Skip to content

The Triple Gold Club

April 25, 2016

I heard the phrase “The TriplJonathan Toews Stanley Cupe Gold Club” for the first time recently while watching the NHL playoffs. The International Ice Hockey Federation currently identifies 26 players and one coach who have won an Olympic gold medal, a World Hockey Championship gold, and a Stanley Cup championship as members. Obviously you are a winner if you are in this club – no one “lucked” into this group. Along with incredible hockey skill and talent, I think winning each of these three elite championships takes a slightly different set of leadership skills.

Stanley Cup – Perseverance & Discipline

A member of a Stanley Cup winning team will demonstrate qualities of perseverance and discipline. They endured a long season and then through two months (four rounds) of playoff series with the same 25-30 men and came out victorious. They worked day-to-day, drill-after-drill, and at times likely just gritted their teeth and fought through exhaustion, pain, and stressful situations. Their perseverance and discipline as individuals and as a team, both on and off the ice, was rewarded with the ultimate prize, the Stanley Cup.

Olympic Gold Medal – Focus & Flexibility

In contrast to the NHL season which is 82 games plus playoffs, the Olympic hockey tournament is two weeks long. While the players invited have elite level skill, they must be able to focus in a unique way on the ice, undistracted from anything. Some teams have gone so far as to not permit their players to see other parts of the Olympic competitions (eg. figure skating, skiing, etc). Others have simply insisted that when you are on the ice, whether for a practice or game, you are fully present. With only two weeks for a team to come together and a number of elite players, individuals who are normally top scorers on their team must be willing to play a secondary, even contrary role on this “all-star” team. The flexibility of individuals to play on a line with someone who is usually an opponent and to fulfill a different role is essential for a team to win Olympic gold.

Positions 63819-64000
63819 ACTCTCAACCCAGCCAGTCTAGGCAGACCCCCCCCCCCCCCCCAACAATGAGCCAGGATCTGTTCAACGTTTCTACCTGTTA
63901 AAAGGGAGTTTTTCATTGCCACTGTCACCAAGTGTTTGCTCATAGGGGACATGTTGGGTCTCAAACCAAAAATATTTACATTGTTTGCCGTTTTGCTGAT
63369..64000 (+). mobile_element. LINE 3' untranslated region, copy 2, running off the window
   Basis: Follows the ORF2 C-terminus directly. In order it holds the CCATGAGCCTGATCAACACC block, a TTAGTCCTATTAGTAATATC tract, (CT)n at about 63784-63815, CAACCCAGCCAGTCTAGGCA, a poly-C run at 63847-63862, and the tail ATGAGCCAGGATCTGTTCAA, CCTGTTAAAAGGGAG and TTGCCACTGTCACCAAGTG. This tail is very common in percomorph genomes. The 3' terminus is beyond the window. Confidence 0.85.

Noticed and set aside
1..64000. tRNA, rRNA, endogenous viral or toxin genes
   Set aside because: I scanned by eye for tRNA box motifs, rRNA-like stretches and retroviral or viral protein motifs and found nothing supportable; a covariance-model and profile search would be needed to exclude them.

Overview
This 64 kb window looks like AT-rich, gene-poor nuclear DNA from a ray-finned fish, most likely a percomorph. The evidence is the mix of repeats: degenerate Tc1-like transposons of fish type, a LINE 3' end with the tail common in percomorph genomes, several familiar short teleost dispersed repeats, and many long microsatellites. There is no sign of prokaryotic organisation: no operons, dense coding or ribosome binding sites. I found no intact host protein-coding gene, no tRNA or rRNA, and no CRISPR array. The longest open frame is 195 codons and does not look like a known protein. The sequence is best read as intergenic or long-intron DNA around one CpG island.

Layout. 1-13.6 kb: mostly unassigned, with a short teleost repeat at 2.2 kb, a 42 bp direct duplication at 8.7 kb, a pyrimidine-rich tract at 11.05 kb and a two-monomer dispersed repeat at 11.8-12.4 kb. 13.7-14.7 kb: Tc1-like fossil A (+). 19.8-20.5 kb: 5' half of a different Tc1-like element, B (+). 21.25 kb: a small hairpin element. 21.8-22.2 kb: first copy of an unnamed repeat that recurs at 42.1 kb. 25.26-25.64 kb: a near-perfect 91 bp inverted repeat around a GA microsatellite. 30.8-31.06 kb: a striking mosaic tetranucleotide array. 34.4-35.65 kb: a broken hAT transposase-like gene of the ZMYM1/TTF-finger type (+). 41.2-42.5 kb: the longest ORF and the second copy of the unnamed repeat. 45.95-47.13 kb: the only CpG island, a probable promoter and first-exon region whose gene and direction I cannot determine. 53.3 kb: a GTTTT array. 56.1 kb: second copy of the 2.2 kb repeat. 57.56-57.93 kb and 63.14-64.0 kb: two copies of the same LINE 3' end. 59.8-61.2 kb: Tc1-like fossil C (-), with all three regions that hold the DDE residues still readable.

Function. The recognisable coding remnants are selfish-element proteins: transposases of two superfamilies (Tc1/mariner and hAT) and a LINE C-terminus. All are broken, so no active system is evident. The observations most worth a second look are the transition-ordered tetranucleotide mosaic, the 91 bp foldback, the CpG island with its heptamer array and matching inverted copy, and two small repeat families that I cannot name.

World Hockey Championships – Resiliance

The World Hockey Championship take place each May, usually in Europe. NHL players selected by their country are those who are not in the NHL playoffs (or there team was eliminated in the first round). In other words, their season has come to a disappointing end. Yet the successful world hockey championship teams are those where players show a similar measure of flexibility, and focus (this tournament usually happens in about 3 weeks), and yet add to that resiliance. They must have the social/emotional intelligence to put the frustration of their NHL season behind them and enter the WHC with enthusiasm. They must come with an attitude that says, “Our team didn’t accomplish what we hoped to in the NHL, but now I have a great chance to play with a new group of guys and enjoy success in a total different atmosphere.” Interestingly, many players who may or may not have ever won a Stanley Cup or Olympic gold medal and yet took this attitude, look back on a WHC as a memory-making experience. The camraderie that develops and the success that binds you together is a career highlight in a different way than the other two victories.

Jonathan Toews is one member of the club and he describes each of these experiences as “different and special…” ultimately because you are a winner. If the organization you lead is going to success you tool will need to display all of these qualities at different times in your leadership.

For the full list of members, click here.


From → Leadership

Leave a Comment

Leave a Reply

Fill in your details below or click an icon to log in: Logo

You are commenting using your account. Log Out /  Change )

Google+ photo

You are commenting using your Google+ account. Log Out /  Change )

Twitter picture

You are commenting using your Twitter account. Log Out /  Change )

Facebook photo

You are commenting using your Facebook account. Log Out /  Change )


Connecting to %s

%d bloggers like this: